Then came the ugly side of the tea party, the "You lie!" self-defeating rhetoric. It was articulated only by one woman, who accused a reporter that the "gun" quote would be the only one used in a Sun-Star story, more correctly, this column. This was the same woman who gave the reporter the head count of 160 earlier, a total that matched his own, and he had agreed with her.

Obviously, any group of 160 people engaged in political action will contain hotheads and simpletons. It's a credit to our tea party that several people, after the meeting broke up after 75 minutes, told the reporter to disregard her comment.

What's impossible to disregard, though, is that Hispanics. Asians and blacks were conspicuous by their absence.

This column twice in the past year has supported the sincerity of the tea party movement (www.mercedsunstar.com/2010/03/13/1348199/mike-tharp-many-worry-where-were.html and www.mercedsunstar.com/2009/04/18/797942/mike-tharp-normal-folks-who-are.html).

But to become more than an echo chamber preaching to a Caucasian choir, the tea-partiers must reach out across color lines.

The truth is that their goals -- smaller government, bottom-up representation, curbs on runaway spending -- even illegal immigration -- are supported in poll after poll by people of color not among those standing around the gazebo.

Those Americans -- and Mercedians-- live in the same economic class as most of the folks at the Merced Tea Party.

It's class, not race, that counts today.

Our tea-partiers didn't come across at all as racists, or any other kind of extremist (except for the bicycle guy and the female media hater). They came across as people worried about the direction of our country; how our money is spent, or misspent; how their electeds give them a voice, or don't.

They need to make common cause and build bridges with conservatives -- in the literal sense of that word, conserving our values, heritage and treasure -- who happen to be a different color from them.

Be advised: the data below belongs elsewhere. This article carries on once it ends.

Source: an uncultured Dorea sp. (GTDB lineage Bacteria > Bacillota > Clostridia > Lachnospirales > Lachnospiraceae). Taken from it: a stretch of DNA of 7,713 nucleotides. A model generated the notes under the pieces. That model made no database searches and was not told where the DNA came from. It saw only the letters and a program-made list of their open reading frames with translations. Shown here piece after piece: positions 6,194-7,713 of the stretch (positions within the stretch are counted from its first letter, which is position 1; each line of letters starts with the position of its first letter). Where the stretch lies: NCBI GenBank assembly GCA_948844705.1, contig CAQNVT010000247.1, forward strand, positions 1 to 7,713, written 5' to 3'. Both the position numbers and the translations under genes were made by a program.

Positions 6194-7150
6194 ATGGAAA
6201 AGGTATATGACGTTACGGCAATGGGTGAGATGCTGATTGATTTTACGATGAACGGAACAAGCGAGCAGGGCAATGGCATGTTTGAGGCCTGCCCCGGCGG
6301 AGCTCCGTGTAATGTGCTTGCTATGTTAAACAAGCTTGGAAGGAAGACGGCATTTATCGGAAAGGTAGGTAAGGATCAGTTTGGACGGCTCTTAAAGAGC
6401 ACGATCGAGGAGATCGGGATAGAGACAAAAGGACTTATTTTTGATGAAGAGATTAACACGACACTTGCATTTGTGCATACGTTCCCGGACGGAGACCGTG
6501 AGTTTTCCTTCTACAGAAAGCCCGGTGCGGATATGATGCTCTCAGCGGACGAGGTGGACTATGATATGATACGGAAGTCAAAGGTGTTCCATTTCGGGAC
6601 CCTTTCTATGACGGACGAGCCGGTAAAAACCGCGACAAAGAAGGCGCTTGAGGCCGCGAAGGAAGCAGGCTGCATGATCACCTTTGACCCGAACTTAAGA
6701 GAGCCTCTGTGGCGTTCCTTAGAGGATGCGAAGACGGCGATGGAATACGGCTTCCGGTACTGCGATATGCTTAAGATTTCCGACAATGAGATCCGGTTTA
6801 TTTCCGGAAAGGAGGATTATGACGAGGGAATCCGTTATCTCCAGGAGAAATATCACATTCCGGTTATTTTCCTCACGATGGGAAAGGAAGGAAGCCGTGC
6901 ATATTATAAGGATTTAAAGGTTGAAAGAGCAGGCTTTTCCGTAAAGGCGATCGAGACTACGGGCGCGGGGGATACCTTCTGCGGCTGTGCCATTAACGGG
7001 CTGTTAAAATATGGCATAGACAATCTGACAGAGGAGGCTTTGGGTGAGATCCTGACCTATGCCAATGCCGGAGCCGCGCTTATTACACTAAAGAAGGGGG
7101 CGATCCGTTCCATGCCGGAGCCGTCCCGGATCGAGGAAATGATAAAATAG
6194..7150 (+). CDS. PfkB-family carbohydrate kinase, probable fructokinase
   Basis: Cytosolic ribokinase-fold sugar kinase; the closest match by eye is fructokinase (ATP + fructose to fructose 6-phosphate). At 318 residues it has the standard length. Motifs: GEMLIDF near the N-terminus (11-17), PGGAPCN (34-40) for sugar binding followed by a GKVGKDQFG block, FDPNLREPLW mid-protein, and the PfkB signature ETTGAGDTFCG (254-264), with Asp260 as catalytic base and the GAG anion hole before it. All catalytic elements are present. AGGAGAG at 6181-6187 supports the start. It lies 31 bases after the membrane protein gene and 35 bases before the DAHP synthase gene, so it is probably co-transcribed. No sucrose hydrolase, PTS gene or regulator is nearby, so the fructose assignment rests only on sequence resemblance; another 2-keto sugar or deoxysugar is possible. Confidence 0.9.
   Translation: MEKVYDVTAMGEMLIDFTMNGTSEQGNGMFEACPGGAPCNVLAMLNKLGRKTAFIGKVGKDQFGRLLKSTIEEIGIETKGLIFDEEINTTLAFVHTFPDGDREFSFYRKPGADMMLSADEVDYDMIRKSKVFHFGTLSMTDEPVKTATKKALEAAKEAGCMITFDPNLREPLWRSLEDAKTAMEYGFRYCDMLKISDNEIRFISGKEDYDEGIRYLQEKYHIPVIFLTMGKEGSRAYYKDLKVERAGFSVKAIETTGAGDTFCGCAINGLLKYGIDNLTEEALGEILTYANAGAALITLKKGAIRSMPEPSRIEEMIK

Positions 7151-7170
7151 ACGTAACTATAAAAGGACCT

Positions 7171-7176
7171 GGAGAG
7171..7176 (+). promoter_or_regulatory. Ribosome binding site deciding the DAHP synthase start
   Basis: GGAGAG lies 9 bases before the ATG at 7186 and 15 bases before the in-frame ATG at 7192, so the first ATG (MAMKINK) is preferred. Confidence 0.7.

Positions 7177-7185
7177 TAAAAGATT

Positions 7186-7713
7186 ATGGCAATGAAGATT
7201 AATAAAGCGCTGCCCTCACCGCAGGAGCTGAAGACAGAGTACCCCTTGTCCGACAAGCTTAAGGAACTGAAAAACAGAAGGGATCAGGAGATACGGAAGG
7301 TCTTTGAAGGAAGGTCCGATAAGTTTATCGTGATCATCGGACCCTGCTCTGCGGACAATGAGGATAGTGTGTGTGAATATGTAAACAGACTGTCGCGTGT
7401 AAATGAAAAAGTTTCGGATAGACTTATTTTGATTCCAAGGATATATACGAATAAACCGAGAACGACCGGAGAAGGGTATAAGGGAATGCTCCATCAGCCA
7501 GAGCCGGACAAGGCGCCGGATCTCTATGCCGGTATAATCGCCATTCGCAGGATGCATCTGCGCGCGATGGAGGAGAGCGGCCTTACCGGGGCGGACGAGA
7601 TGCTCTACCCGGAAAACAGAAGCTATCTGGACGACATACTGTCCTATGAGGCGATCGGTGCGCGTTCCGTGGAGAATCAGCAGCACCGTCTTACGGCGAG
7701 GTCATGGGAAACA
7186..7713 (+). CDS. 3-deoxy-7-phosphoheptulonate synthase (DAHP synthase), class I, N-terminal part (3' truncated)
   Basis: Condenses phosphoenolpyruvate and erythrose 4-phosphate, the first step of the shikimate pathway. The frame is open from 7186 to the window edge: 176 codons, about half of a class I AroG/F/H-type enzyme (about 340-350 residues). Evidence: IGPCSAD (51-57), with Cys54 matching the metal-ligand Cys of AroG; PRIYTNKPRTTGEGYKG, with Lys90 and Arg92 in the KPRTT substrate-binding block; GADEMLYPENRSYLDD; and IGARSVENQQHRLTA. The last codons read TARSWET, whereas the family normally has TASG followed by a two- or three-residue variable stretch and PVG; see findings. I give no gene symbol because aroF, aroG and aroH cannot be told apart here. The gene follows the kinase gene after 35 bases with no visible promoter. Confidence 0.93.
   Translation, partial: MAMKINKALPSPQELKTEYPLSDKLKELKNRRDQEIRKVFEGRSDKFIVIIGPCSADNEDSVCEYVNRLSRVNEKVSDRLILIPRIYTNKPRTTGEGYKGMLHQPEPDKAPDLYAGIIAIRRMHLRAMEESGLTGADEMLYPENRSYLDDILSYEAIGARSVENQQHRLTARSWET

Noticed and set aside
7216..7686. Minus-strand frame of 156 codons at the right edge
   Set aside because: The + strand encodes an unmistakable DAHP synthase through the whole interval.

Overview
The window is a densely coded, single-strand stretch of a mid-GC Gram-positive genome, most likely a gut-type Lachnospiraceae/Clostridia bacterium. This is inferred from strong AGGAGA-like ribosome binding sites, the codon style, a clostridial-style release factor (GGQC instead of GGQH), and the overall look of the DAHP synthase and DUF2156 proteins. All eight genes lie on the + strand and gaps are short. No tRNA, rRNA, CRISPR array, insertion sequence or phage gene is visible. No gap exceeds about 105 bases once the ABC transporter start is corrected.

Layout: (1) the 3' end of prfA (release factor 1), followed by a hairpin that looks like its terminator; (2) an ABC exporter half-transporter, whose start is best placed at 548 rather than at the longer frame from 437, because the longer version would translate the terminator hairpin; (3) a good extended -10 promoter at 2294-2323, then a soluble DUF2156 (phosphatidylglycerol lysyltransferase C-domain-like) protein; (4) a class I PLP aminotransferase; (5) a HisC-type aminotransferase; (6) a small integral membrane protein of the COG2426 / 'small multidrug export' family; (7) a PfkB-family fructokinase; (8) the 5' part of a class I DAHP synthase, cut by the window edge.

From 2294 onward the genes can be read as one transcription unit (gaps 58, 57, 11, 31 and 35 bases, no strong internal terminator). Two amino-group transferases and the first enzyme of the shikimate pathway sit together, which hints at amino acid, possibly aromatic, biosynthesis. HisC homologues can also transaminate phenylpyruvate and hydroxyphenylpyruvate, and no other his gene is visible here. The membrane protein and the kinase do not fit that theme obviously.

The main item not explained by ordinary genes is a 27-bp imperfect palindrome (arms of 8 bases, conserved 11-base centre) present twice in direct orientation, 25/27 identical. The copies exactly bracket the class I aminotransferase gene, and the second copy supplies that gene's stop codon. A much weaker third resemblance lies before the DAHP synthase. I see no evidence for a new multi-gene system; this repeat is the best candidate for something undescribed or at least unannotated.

If they do, there's a chance for a powerful grassroots movement to throw out the rascals -- the corporacracy that Democrats and Republicans have become.

If they don't, they'll fail. The ethnic numbers are against them, especially in California, especially in Merced County, which is 55 percent Hispanic.

A tall man with a white gunslinger mustache talked the longest Thursday. The most important point he made: "I don't care if you're black, white, what country you come from -- it's about principles!" He got an ovation.

That's the talk.

Now the tea-partiers have to walk the walk.

Just 50 yards away from the gazebo, in another part of the park, three dozen or so Hmong men were playing cards at several tables. Some were also playing top-spin, an ancient Indochinese game that involves throwing a top attached to a string.

They play there every evening it's not raining. Rocky Vue, a Hmong sales employee, spoke after the Merced Tea Party broke up and participants had walked to M Street to stand and wave their flags and signs as the sun went down.

Six men form a top-spin team. "We need more whites and Mexicans," Rocky said, "more black Americans." The Hmong teams want to compete statewide. "Hmong people can't throw that far," Rocky said. "We need more help."

Politics as top-spin.

The tea party needs to represent all the people.

Executive Editor Mike Tharp can be reached at (209) 385-2456 or mtharp@mercedsun-star.com.